Looking to ice a road win over Indiana, Billy Edwards Jr. pulled back the handoff to redshirt freshman running back Roman Hemby and scooted up the middle for a 3-yard touchdown.
Maryland star quarterback Taulia Tagovailoa was carted off with a knee injury at the beginning of the fourth quarter, and the redshirt freshman and Wake Forest transfer came in to relieve him. Though he didn’t complete any of his three passes, Edwards managed the game well and showed the flashes and charisma that it takes to compete in college football.
Tagovailoa’s injury was a reaggravation of a previous injury that he suffered in week four against Michigan — a sprained MCL. Tagovailoa did not skip a beat following the initial injury, playing against Michigan State the next week and leading the Terps to victory. He was wearing a knee brace on his right knee, though, and was wearing it when he suffered the contact injury against Indiana.
Head coach Mike Locksley is thankful that Tagovailoa did wear the brace (against his own wishes), and he is considered a “game-time decision” for Saturday’s homecoming matchup against Big Ten bottom-feeder Northwestern. Tagovailoa was a participant during Tuesday’s practice — at least in the media-open session — and seemed to move well.
But if he’s not 100% healthy, why play him against Northwestern? The Terps are two-touchdown favorites according to DraftKings Sportsbook, and the bye week looms following the homecoming showdown against the 1-5 Wildcats. The truth is that the Terps will go as far as Tagovailoa goes, so there may be minimal reason to risk further injury against a bad team. Besides, if Edwards may be the quarterback of the future, why not give him a chance with your starting quarterback ailing?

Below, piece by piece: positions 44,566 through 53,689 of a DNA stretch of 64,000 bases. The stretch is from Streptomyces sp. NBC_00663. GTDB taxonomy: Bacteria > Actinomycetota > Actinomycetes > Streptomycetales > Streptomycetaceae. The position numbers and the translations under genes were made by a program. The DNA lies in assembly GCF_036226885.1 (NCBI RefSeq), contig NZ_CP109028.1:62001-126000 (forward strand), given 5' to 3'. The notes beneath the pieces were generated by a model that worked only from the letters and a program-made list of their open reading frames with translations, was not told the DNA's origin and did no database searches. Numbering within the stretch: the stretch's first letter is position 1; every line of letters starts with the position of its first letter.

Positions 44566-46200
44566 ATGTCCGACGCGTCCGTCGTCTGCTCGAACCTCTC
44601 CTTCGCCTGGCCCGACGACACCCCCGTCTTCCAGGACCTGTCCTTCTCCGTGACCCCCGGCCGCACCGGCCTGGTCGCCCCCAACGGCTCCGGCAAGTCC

Edwards entered the transfer portal following Wake Forest’s spring football practices and committed to Maryland on May 29. By committing to the Terps, Edwards reunited with his brother — Kyle Edwards is an offensive graduate assistant for the Terps — and returned closer to his hometown of Burke, Virginia.
Edwards redshirted with the Demon Deacons in 2021. His first playing time as a Terp came in garbage time against Buffalo in week one, and he led an impressive touchdown drive in closing time at Michigan in week four. For all intents and purposes, though, his performance in Bloomington, Indiana, was the most important football of his collegiate career.
Edwards impressed, and he is someone that his coaching staff and teammates have a lot of confidence in.
“I look at them kind of like 1A, 1B,” senior wide receiver Dontay Demus Jr. said. “They kind of just know the offense inside and out. The only thing it comes down to is that Taulia has a little more experience than Billy. So, I feel like it’s no really drop off when it comes to the offense. He knows us, receivers, backs and knows the scheme of everything. So I feel like Billy’s just on track.”